In August of 2012 I embarked with my partner, who had only taken up cycling at the beginning of April, on two wheels on a first pure cycling holiday with only the bicycle for transport. With only four months of dedicated preparation including many emotionally testing training rides, it was an ambitious, yet manageable itinerary covering 805km with 9200m of elevation gain over a period of 8 days (6 days cycling and two rest days).
Modelling the 2012 summer collection above Braemar while basking in the morning sun.
DAY 1: Troon – Lochranza (110km/1200m – 5h40m)
The tour commenced in Troon after a short ferry crossing from Larne. It was a sort leisurely hour north bound along the coast to Ardrossan where a ferry was boarded after a short lunch break to make the journey across to the Isle of Arran where the rest of the day’s cycling would take place. About an hour and a half into the ride out of Brodick, first along the east and then the south coast, a heavy downpour soaked us to the marrow on the southern end of the island as we made our way up toward The Ross. After seeking shelter in an near abandoned ruins of a cottage at the side of the road – there was a puppy in a cage inside who was only too delighted for company – we continued on up and over The Ross and back into our port of arrival, namely Brodick, by which time we had thoroughly dried out thanks to a light breeze and the returning sunshine. From here, we decided to split up and take separate ways to Lochranza where we would stay the night. I wanted to cycle over The String, a road link between the east and west coasts cutting the island in half north/south, while my partner took the “easier” way up along the east coast. The climb was tough, but the views rewardingly spectacular in both directions from the top. Once back down on the west coast it was a lovely cycle along the rough rugged unspoilt seafront with views across the Kilbrannan Sound to the Kintyre peninsula basking under the setting sun. The quaint village of Lochranza provided the end point for the first day, where the youth hostel provided a roof over our heads.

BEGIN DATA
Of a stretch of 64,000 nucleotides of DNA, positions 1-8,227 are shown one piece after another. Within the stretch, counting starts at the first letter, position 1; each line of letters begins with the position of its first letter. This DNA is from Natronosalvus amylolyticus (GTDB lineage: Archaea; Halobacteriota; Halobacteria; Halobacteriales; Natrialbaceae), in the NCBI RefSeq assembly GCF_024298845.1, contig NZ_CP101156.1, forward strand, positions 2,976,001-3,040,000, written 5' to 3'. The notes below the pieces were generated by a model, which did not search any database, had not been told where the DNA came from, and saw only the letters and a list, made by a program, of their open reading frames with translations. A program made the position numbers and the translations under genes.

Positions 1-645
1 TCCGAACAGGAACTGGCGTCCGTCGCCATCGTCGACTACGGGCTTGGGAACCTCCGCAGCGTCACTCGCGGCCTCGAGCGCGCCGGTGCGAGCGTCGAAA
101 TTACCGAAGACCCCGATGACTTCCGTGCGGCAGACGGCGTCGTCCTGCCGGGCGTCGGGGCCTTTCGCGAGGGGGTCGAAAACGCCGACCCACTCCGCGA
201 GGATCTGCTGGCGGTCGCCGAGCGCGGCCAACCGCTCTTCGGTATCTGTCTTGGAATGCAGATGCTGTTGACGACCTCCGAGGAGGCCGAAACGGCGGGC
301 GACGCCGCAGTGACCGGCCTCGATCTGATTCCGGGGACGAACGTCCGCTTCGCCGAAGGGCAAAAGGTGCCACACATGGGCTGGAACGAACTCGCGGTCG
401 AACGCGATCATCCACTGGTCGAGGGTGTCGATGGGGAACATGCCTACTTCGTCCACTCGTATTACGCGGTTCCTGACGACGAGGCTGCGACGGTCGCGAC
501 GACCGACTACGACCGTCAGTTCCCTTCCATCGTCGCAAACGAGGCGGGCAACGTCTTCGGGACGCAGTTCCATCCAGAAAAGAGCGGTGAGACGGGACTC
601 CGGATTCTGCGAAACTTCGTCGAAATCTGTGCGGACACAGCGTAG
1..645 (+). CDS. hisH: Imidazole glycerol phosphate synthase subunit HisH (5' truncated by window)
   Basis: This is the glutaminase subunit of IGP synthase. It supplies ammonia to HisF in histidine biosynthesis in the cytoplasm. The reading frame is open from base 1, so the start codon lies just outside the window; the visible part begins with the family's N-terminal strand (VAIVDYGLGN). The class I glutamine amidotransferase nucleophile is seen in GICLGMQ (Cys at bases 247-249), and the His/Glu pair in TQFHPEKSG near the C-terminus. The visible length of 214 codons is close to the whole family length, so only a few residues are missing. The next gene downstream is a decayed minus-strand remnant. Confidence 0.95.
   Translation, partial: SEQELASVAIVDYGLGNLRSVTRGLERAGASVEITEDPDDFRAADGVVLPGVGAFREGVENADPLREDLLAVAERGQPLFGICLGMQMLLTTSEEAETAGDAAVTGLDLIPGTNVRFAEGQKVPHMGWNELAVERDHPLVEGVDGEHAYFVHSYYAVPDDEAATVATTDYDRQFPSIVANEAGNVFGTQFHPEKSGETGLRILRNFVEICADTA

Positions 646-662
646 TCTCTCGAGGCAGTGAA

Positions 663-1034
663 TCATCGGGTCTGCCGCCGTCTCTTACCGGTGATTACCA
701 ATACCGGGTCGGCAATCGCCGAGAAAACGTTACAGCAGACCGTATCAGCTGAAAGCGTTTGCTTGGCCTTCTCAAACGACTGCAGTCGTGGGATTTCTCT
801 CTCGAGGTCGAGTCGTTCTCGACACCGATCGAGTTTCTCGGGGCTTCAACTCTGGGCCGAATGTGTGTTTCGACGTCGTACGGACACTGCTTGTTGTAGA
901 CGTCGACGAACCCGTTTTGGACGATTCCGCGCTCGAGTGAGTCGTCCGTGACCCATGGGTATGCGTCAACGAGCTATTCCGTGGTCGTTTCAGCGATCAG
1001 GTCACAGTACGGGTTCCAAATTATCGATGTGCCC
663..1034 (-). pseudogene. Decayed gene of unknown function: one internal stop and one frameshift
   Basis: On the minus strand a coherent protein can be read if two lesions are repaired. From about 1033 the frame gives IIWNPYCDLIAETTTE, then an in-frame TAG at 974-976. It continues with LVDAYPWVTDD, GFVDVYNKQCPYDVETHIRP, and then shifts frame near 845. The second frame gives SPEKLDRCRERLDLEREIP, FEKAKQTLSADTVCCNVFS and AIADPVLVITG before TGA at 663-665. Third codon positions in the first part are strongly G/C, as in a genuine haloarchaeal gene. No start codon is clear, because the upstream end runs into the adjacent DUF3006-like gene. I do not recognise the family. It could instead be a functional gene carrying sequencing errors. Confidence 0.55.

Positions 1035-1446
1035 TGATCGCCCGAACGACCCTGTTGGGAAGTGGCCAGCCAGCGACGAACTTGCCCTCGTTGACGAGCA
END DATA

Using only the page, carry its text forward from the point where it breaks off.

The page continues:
Sailing over to the Isle of Arran (in the background)
DAY 2: Lochranza – Oban (100km/990m – 4h40m)
It was an early morning start to catch the ferry across to Claonaig on the Kintyre peninsula. Once across, it was back on the bikes and the day’s journey commenced with a crossing up over the mid ridge and down to the western coast of the peninsula to West Loch Trabert where the road followed the loch shoreline as far as West Tarbert. Shortly after, the route once again rejoined the eastern coast which was followed as far as the little fishing village of Ardrishaig where a delicious lunch was had at the Slainte Bar. As much as was possible, the produce used to prepare the food served in this family run establishment was sourced locally with an emphasis on healthy eating. The service was also excellent and friendly. From here the route continued along the Crinan canal which joins Ardrishaig on the eastern coast and Crinan on the western coast of the Kintyre peninsula. The remainder of the day followed the coastal road, with some forays further inland along undulating terrain. Before reaching Oban during a short rest stop, we met another hardened cyclo-tourist who gave us a few tips about the route and with whom we also exchanged cycling adventure stories. In the late afternoon a nice downhill rolled us into Oban where we checked in to the youth hostel and went for a delicious seafood dinner on the north pier in Eeusk. An early night was had in preparation for the next day’s marathon distance.
The harbour at Ardrishaig.
DAY 3: Oban – Inverness (179km/1500m – 8h20m)